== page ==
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OC Nursing Homes Are Latest Coronavirus Hot Spot

Warning notices are posted on a door at the Cedar Mountain Post Acute nursing facility in Yucaipa, after a COVID-19 outbreak there. (Chris Carlson/AP)
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The coronavirus has spread through five nursing homes in Orange County in recent days, killing at least two residents and sending dozens to the hospital. As of Friday, there have been 130 confirmed cases among residents and 87 among staff.

But while L.A. County is now requiring nursing homes to test all residents and staff regardless of whether they have symptoms, Orange County is not going that far.

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Orange County Health Officer Dr. Nichole Quick insisted Thursday that the county is testing nursing home staff and residents who need to be tested.

"If there's potential contact with a case, or if there's staff moving between that are symptomatic, those residents are tested," Quick told a news conference.


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If a nursing home has multiple buildings, investigators may test staff only in the building with the positive case, she said.

"So when we have an outbreak our highly trained medical professionals go out, make an assessment, determine who needs to be tested, who is symptomatic and that involves talking to all of the residents and looking at them," Quick said.

When asked Friday if Orange County is considering requiring asymptomatic testing in all skilled nursing facilities, the county CEO's office responded with a statement that read in part, "we will require testing of all residents when there is any evidence of spread in the facility."


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Nursing homes have become major coronavirus hot zones.

Statewide, more than 5,000 nursing home residents and staffhave tested positive for the coronavirus as of Friday. There have been 497 deaths, 486 among residents, and 11 among staff.

L.A. County Public Health Director Dr. Barbara Ferrer announced Friday that nursing homes must now test all staff and residents and that her department will work with each facility to determine how often that happens.

Also on Friday, L.A. Mayor Eric Garcetti said he's ordering monthly testing for all staff and residents of skilled nursing facilities within the city limits.

In Orange County, Sea Cliff Healthcare Center in Huntington Beach is one of the nursing homes with an outbreak. Resident Lori South said she hasn't been tested for the virus and that when she has asked, nursing home administrators tell her she hadn't been directly exposed.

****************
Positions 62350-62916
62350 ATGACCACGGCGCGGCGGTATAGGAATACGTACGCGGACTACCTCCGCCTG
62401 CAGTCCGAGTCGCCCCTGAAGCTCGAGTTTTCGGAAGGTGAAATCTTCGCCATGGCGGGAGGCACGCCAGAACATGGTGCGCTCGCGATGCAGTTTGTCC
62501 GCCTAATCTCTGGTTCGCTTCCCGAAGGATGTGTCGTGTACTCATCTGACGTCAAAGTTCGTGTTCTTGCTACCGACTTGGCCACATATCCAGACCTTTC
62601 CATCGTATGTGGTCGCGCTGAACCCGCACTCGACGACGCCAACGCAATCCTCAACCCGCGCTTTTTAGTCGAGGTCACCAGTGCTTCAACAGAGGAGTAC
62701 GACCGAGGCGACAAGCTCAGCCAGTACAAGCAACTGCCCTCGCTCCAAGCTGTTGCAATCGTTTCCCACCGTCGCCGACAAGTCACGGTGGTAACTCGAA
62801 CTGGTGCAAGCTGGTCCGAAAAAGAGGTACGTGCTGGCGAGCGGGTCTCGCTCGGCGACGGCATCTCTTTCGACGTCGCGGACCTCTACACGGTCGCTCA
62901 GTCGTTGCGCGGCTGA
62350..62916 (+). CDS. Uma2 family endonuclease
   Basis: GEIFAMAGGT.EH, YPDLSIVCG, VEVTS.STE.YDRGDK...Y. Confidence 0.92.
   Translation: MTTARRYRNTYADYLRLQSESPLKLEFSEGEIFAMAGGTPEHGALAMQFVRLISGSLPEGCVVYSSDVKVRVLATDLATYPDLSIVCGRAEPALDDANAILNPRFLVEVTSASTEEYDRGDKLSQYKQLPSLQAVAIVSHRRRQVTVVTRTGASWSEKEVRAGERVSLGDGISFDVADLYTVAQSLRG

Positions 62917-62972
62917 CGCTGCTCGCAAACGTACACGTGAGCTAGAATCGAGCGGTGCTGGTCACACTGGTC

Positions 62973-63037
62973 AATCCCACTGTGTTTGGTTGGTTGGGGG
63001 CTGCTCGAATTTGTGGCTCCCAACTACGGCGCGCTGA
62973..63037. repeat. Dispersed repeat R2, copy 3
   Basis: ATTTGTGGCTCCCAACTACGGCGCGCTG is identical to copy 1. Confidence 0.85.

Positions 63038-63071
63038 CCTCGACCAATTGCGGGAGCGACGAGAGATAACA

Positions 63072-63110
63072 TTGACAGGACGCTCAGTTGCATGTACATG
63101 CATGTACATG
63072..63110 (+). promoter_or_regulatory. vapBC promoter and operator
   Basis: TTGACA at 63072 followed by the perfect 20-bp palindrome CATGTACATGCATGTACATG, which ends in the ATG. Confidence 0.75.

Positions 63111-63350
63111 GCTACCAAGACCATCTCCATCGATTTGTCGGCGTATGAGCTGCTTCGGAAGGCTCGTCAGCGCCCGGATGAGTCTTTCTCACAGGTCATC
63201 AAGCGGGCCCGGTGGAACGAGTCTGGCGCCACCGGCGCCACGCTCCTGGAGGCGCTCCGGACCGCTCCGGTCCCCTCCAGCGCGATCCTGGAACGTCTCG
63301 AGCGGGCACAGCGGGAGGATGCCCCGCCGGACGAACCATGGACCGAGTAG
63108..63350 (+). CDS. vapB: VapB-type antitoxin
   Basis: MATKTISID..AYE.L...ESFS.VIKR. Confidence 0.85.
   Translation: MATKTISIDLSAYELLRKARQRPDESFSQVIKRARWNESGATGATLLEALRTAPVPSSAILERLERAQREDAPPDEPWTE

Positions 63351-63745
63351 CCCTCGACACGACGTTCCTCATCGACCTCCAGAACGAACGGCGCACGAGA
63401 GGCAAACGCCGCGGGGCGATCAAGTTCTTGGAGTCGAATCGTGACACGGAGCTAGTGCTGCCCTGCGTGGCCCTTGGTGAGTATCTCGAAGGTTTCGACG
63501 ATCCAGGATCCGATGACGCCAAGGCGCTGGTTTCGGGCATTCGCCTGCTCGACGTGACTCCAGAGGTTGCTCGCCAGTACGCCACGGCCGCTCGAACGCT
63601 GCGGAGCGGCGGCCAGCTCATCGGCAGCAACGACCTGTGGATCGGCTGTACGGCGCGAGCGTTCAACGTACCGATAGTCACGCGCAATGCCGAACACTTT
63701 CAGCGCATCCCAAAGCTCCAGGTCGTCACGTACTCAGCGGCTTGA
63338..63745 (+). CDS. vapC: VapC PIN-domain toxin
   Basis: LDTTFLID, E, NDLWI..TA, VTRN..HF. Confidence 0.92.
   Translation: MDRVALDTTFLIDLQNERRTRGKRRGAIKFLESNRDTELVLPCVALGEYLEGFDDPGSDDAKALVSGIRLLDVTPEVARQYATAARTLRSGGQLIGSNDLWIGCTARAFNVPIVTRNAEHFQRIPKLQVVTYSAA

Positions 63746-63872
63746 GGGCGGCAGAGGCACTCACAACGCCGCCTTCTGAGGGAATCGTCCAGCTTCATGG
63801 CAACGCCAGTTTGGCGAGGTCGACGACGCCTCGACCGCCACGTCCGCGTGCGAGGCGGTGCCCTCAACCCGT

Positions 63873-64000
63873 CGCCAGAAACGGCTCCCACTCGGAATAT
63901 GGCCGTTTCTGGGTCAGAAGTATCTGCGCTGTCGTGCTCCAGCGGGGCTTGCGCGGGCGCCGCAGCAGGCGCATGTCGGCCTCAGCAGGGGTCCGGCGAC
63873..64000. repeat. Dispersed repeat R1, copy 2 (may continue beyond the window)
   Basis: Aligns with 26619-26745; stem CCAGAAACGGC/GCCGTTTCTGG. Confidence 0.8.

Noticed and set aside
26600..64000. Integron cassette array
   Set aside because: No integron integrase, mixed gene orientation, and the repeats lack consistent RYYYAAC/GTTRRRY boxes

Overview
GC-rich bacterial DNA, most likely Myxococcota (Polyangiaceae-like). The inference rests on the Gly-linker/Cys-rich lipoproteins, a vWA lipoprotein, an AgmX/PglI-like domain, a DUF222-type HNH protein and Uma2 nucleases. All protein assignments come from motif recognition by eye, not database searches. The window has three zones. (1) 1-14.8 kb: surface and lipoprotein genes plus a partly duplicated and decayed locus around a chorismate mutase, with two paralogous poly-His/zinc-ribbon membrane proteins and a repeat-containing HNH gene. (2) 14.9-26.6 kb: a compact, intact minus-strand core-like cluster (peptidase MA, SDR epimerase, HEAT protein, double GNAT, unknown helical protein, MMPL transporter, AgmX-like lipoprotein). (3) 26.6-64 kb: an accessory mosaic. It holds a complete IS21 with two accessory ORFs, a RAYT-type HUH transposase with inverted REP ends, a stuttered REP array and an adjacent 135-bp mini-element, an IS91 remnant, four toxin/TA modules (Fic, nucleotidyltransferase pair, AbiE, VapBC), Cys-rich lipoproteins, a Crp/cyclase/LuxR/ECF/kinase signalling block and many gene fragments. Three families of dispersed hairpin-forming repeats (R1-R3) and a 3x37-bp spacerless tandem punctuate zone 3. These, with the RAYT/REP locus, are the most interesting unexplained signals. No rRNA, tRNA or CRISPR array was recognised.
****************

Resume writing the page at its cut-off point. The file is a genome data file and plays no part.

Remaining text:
"I'm like, well, actually we have," she said. "There are nurses working with us that are also working with COVID patients, so isn't that a direct exposure?"

South said a quarantine area had been established at Sea Cliff after COVID-19 patients were identified, but some staff were working across areas.

"Somebody didn't show up, so [a nurse] had to work the floor and the night before she had worked in the quarantine area," South said.


In an email, Sea Cliff Assistant Administrator John Money said the staff has been appropriately trained on the use of personal protective equipment in the delivery of care to COVID-19 positive patients.

"[Staff] are not moving between positive and non-positive residents wearing the same PPE, and are following applicable guidance with respect to donning and doffing PPE, handwashing, use of hand sanitizer, and related infection prevention measures," Money wrote.

South said no one from the county or state has examined or spoken to her about potential COVID-19 symptoms, even though she's living in a nursing home with an outbreak.

"They were finally here for the first time today," she said Thursday. "I didn't see them talk to a single resident."

Researchers have found that it can take 14 days for someone who is exposed to the coronavirus to develop symptoms, meaning health care workers could be spreading the virus even if they feel healthy.


5:37 p.m.: This article was updated to include Mayor Garcetti's order about testing.